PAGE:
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Willow Trees | Salix Tree

Salix are renowned for their beautiful forms, from graceful weeping willow trees to striking twisted willows. Salix trees are also popular for their fluffy catkins and variety of bark colours, including red, yellow and green. We offer compact dwarf Willows to statuesque tall Willows and everything in between, so no matter what size garden you have there is a perfectly proportioned Willow tree. They also benefit from coping well in damp or wet sites and some varieties will tolerate drought.

There are many common names for the salix tree, including: pussy willow, goat willow and dwarf willow.

Willow Trees Throughout Culture

The Latin name Salix is derived from the Celtic 'sal' meaning near and 'lis' meaning water as they are often found near water. In Celtic faith, it is believed that because the Weeping Willow is so closely associated with water, it has connections with the moon: the Celts also believe that its wood increases psychic abilities.

Perhaps due to their magnificent and mystical beauty, Salix have taken on a variety of symbols in many cultures. In Japan, Willow trees are a sign of ghosts and it is believed that wherever Willow trees grow, ghosts will appear. They also symbolise death in Greek culture, yet ironically this species represents eternal life and overcoming adversity to other cultures, due to its ability to thrive in conditions where other species wouldn't.

In English folklore they are thought of as sinister with stories telling of willow trees uprooting themselves and stalking travellers. According to other mythology, Weeping Willow trees are associated with all that is feminine, as well as fertility and sexuality.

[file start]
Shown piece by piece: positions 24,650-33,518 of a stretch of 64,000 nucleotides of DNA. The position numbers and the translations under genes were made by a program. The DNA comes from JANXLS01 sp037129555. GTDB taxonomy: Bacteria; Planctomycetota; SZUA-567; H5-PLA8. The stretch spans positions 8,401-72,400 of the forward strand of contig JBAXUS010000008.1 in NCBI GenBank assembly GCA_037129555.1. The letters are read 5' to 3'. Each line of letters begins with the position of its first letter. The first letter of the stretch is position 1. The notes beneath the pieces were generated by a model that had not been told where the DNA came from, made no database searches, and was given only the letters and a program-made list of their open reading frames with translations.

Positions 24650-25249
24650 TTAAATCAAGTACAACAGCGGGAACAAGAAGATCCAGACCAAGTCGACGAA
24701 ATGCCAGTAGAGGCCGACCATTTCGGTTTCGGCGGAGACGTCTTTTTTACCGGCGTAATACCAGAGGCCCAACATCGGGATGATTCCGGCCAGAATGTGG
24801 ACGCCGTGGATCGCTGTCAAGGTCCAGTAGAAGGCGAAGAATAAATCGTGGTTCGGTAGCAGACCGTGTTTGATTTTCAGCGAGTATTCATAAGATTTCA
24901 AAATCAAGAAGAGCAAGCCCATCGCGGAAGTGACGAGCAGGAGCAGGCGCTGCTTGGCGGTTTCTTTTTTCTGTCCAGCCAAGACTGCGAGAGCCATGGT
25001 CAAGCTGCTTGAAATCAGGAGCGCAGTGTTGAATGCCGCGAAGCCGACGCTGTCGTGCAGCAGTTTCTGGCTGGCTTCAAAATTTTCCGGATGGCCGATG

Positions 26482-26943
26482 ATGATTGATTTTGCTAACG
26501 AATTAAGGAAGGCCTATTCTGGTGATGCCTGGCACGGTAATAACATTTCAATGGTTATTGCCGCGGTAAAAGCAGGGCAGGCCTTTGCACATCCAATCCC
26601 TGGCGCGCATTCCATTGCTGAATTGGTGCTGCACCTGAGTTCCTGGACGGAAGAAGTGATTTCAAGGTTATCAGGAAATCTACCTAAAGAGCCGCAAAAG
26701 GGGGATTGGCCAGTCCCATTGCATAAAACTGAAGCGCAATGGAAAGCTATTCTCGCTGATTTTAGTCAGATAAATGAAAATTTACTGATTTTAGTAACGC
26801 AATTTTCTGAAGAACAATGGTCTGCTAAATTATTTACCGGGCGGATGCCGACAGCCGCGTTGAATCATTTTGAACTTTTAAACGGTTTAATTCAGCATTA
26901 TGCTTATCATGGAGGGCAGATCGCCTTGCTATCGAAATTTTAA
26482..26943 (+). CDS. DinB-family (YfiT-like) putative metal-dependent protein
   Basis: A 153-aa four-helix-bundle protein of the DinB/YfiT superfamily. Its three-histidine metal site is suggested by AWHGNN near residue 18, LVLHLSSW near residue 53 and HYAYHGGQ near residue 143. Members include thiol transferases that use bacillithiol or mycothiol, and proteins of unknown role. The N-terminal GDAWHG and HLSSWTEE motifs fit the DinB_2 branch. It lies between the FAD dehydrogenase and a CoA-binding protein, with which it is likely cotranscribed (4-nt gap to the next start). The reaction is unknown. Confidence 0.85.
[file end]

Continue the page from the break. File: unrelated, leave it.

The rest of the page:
Willow is one of the four species used in the Jewish holiday of Sukkot.

Uses Of Willow Trees

  • Fishing nets made from willow branches have been found to date back to 8300 BC
  • Willow has also been used to make baskets, fish traps, fences, brooms and cricket bats. Paper, rope and string can also be produced from the wood
  • Thinned willow rods can be woven into wicker. Unlike other woods, willow is highly pliable so it is less likely to split when woven
  • The catkins can be cooked and mashed as a food source for survival purposes
  • The bark can be used to make tea which works as an anti-oxidant
  • All varieties of the Salix tree are beneficial to wildlife, with the catkins producing an early source of nectar and pollen for bees
  • Hippocrates wrote about the medicinal properties of Willow in 5th century BC and advised people to chew on it to reduce fever and inflammation; : the salicylic acid present is one of the main compounds found in modern-day Aspirin
  • Ancient Egyptians used the leaves and bark to treat fevers and aches
  • Native Americans relied heavily on the medicinal properties of Willow
Willow Trees | Salix Tree
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